How did Disney do it? How did the animation studio get their groove back? It started when they decided to take another stab at fairy tale musicals with 2009’s “The Princess and the Frog” (though let’s not forget the excellent animated-live action hybrid “Enchanted”). It was a mild success but things really got good with the computer animated Rapunzel romp “Tangled.” Last year’s song-less video game ode “Wreck It Ralph” was an ingenious bit of originality that gave Pixar a run for its money. And now we have another CGI princess tale with the male friendly title “Frozen.” Oh it’s a musical? The trailers could have fooled me, but nothing in its male-friendly marketing (which started with the “Tangled” campaign) gave me much hope. I have to say however, that “Frozen” is actually, positively, destined to be a modern Disney animated classic in every sense of the word.
“Frozen” has everything you want in a great animated Disney musical. Even if the title isn’t a reference to the character’s names (like “The Lion King” or “Aladdin” for instance) this Disney-fied version of Hans Christian Anderson’s “The Snow Queen” is delightful, beautiful, funny, and emotionally satisfying. There’s way more backstory that most Disney films: two child princess sisters become estranged when sister Elsa accidentally harms her younger sister Anna with her magical ability to create ice and snow. When Elsa is eventually crowned the queen of the Norway-like Arendelle , she storms off into the mountains when she accidentally turns her kingdom into a snowy winter wasteland. A grown up Princess Anna (voiced by Kristen Bell) sets off to find her sister home.
This movie works for several reasons. The film’s screenplay from Wreck It Ralph writer Jennifer Lee has a knowing self-awareness which works in this day and age. For instance, Anna quickly falls in love with Prince Hans (Santino Fontana) after meeting him after a day. This was something spoofed in “Enchanted.” Anna sets off with a rugged ice trader named Kristoff (Jonathan Groff) and his reindeer pal Sven. The pair is quickly at each other throats, but I’m sure you can guess that these two are actually meant to be. They’re also joined by one of Disney’s most amazing sidekick characters - a talking snowman named Olaf (Josh Gad) who longs for summer. The characters’ chemistry is simply extraordinary.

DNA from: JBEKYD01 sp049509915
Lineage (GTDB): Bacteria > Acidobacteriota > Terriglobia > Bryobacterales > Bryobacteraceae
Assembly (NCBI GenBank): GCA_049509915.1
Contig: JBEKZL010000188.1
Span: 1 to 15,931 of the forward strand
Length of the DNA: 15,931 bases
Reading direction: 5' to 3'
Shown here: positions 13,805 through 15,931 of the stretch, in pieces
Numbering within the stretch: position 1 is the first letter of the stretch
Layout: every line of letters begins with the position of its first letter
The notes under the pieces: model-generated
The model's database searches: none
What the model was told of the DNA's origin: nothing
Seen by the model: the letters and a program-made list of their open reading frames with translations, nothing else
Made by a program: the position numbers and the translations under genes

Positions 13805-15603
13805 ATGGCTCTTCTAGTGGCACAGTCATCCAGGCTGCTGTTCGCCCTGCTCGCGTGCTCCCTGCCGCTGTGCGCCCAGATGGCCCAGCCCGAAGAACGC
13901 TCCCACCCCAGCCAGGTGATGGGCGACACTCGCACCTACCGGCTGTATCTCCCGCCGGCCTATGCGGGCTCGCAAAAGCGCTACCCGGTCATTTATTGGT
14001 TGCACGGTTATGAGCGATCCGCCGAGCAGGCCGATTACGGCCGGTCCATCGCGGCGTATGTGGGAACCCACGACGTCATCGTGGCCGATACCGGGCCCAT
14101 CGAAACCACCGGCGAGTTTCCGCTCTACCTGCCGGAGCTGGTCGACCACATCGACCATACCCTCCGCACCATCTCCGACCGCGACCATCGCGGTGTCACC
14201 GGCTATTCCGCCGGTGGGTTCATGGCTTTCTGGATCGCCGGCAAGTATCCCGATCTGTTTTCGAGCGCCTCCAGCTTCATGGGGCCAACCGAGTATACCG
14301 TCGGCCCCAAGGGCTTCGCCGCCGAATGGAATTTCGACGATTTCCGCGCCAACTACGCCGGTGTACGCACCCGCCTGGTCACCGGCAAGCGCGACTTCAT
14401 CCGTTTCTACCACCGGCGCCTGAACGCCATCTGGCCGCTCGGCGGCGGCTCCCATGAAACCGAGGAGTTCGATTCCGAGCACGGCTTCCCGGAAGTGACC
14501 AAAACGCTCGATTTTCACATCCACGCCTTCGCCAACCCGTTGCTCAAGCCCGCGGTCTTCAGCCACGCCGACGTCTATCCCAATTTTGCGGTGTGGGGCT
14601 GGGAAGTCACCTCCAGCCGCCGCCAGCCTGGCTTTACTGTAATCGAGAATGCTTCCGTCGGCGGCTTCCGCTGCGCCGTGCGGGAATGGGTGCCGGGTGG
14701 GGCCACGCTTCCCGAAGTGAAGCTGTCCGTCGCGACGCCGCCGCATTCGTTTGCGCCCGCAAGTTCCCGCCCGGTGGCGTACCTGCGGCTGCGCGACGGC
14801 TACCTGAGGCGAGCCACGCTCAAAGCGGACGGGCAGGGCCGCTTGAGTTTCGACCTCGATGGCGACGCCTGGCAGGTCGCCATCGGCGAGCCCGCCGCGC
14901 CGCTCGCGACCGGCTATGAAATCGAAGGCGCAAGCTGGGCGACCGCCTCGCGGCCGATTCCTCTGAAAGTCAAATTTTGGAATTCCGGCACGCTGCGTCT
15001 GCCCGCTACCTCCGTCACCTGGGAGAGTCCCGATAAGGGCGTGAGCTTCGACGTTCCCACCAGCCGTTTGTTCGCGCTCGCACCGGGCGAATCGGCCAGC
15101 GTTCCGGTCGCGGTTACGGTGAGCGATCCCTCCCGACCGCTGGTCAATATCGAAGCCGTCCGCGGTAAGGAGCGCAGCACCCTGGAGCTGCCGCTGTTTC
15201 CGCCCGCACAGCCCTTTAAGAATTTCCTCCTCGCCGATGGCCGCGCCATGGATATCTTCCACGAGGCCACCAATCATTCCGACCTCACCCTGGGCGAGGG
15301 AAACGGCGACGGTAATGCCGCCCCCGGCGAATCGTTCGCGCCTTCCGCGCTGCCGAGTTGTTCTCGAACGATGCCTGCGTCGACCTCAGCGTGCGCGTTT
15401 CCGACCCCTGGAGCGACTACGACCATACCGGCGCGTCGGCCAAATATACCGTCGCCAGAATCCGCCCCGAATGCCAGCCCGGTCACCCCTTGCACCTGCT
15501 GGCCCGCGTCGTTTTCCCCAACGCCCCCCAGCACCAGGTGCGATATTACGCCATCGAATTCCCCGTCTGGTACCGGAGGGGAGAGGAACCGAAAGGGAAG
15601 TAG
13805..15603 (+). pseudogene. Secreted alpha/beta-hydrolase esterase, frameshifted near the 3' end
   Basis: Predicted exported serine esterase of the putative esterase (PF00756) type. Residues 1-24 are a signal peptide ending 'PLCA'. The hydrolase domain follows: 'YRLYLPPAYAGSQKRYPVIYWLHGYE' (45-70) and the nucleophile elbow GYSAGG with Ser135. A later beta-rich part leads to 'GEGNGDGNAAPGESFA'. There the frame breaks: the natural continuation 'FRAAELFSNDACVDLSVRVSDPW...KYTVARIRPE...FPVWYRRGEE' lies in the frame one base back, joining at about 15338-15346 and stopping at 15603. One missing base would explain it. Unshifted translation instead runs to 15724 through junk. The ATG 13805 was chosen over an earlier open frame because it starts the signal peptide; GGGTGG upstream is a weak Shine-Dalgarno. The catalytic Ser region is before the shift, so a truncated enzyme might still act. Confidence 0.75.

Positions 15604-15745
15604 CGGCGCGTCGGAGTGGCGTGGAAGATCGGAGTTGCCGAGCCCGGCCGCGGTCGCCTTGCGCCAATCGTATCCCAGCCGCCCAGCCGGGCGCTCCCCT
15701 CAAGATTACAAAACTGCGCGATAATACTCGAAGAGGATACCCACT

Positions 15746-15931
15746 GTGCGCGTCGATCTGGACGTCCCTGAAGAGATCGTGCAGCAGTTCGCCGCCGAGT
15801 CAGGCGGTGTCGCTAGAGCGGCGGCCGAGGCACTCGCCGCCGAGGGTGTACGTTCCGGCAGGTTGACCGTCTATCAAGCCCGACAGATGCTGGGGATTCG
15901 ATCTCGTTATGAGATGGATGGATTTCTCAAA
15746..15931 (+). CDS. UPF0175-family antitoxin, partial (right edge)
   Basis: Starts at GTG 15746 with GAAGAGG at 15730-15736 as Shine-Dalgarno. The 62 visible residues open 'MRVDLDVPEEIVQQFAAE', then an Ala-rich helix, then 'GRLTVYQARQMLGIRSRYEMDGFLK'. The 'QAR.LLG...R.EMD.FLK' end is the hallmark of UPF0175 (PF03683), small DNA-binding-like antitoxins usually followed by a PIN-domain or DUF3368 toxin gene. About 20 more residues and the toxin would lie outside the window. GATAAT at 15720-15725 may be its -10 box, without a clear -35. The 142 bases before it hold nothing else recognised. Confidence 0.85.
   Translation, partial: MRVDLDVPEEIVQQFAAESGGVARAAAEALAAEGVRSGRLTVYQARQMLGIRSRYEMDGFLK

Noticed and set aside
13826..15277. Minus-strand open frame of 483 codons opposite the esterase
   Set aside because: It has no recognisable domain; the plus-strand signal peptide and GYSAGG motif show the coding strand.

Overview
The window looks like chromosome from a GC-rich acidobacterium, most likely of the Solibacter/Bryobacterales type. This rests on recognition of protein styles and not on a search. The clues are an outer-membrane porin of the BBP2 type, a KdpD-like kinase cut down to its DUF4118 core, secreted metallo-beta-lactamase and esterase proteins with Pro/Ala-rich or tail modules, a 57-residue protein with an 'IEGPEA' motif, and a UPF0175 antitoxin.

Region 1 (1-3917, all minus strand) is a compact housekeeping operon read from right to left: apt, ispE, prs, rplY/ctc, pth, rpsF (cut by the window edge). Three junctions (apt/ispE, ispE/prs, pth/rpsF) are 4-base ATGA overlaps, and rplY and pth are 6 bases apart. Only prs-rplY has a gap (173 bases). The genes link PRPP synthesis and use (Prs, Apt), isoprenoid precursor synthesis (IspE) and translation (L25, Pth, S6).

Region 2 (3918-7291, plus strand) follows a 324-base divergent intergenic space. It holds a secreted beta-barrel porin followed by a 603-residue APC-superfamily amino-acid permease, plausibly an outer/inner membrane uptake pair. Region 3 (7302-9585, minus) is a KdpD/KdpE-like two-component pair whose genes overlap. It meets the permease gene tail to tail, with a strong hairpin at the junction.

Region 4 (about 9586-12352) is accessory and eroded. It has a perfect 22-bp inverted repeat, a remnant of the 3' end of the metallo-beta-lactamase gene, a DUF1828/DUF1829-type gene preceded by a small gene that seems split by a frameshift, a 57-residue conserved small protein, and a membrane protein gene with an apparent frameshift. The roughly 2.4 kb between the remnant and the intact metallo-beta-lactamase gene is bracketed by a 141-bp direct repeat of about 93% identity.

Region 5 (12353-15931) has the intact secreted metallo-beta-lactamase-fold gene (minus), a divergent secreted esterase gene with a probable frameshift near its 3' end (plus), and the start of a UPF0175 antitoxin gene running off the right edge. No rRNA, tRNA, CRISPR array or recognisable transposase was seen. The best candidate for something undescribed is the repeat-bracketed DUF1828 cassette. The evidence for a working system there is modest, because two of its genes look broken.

It’s rare for a Disney film to feature two fully formed female lead characters. I figured that the misunderstood Elsa would eventually become the film’s trademark evil villain, but not quite. Any Disney animated fan who is expecting a well-defined tradition villain is likely to be disappointed. But alas we get TWO new Disney princesses for the price of one, so all’s not lost. Anna and Elsa’s story is so well developed I can’t believe how much I was actually moved by the film’s emotional conclusion. The film actually reminded me quite a bit of the Broadway hit “Wicked” with the friendship of witches replaced by a strong sister relationship. It makes sense after all since Elsa is voiced by Tony winner and Wicked veteran Idina Menzel.
You can’t discuss “Frozen” (or any Disney musical) without mentioning the songs and music. No one could ever, ever, EVER replace the late Howard Ashman who breathed new life into the early 90s classics that are simply untouchable. “Avenue Q” and “Book of Mormon” composer Robert Lopez (working here with his wife Kristen Anderson-Lopez) have taken the reins and have created some very memorable Broadway-like songs. They feel like Disney songs and are catchy including Elsa’s moving solo showstopper “Let It Go.” It’s paired with some truly stunning computer animation. Composer Christophe Beck provides a very nice music score.
The days of traditional hand-drawn animation are over unfortunately, but “Frozen” is truly a worthy CGI successor. Disney has created magic yet again and while the beautiful animation can never truly hold a candle to the 2D animation of our youth, they have crafted a wonderful tale that is every bit as fun and resonate as the classics Disney churned out year after year in the 90s. It’s definitely my favorite Disney Animated Classic since 1999’s “Tarzan.” It feels a bit more hip and modern without ever making stupid pop culture references ala Dreamworks. “Frozen” is fun for all ages and will certainly please the cartoon loving kid in all of us. GRADE: A